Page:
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The Decline of Welfare Benefits in the U.S.: The Role of Wage Inequality

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  • Robert Moffitt
  • David Ribar
  • Mark Wilhelm

Abstract

Welfare benefits in the U.S. have experienced a much-studied secular decline since the mid-1970s. We explore a new hypothesis for this decline related to the increase in wage inequality in the labor market and the decline of real wages at the bottom of the distribution: we posit that voters prefer benefits which are tied to low-skilled wages. We test the hypothesis using a 1969-1992 panel of state-level data. An additional contribution of" our analysis is the use of General Social Survey data on voter preferences for welfare which we combine with Current Population Survey data to determine the voter in each state who has the median preferred welfare benefit level. Our analysis reveals considerable evidence in support of a role for declining real wages in the decline of welfare benefits.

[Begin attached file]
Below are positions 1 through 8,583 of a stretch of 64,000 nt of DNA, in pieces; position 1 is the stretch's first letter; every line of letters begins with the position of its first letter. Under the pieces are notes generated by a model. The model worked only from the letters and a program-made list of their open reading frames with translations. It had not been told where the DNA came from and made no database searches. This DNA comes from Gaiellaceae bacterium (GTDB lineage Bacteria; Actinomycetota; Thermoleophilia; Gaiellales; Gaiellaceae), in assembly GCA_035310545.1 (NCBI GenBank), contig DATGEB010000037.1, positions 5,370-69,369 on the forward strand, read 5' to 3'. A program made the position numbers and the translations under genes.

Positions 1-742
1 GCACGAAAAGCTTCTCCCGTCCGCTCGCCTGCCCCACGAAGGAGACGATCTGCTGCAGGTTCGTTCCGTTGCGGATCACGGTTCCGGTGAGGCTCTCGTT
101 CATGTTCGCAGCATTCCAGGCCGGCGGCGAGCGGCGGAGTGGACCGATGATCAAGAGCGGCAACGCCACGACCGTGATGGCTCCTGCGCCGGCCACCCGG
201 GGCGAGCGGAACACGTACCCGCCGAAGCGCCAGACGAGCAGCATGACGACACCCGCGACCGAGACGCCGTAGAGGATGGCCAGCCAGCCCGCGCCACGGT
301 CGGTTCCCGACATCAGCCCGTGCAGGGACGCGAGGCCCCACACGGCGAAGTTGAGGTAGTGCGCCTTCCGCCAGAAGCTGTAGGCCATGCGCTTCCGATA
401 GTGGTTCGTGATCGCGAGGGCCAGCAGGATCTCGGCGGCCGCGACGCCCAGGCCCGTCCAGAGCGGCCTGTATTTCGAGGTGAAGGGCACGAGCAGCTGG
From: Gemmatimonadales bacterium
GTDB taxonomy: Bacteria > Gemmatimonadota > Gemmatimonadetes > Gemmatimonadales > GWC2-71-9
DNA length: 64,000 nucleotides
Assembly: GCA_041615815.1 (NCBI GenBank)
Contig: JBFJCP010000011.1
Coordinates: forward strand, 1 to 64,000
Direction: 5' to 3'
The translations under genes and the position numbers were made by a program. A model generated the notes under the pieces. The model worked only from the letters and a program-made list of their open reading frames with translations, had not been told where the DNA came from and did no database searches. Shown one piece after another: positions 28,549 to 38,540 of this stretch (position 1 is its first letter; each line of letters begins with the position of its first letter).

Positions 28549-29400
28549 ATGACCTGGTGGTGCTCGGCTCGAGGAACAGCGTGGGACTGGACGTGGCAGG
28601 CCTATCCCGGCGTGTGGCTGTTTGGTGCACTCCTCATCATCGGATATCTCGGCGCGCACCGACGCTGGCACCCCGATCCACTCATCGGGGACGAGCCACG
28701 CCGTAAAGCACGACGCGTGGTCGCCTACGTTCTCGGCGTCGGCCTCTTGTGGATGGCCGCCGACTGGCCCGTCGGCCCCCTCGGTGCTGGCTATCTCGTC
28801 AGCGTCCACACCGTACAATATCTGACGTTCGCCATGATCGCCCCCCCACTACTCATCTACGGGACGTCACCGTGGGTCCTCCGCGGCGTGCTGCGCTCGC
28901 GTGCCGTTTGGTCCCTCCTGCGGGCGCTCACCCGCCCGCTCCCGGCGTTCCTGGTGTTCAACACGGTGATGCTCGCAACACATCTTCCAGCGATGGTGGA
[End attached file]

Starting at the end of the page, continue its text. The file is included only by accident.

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Bibliographic Info

Paper provided by National Bureau of Economic Research, Inc in its series NBER Working Papers with number 5774.

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Date of creation: Sep 1996
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Publication status: published as Journal of Public Economics 68 (1998) 421-452
Handle: RePEc:nbr:nberwo:5774

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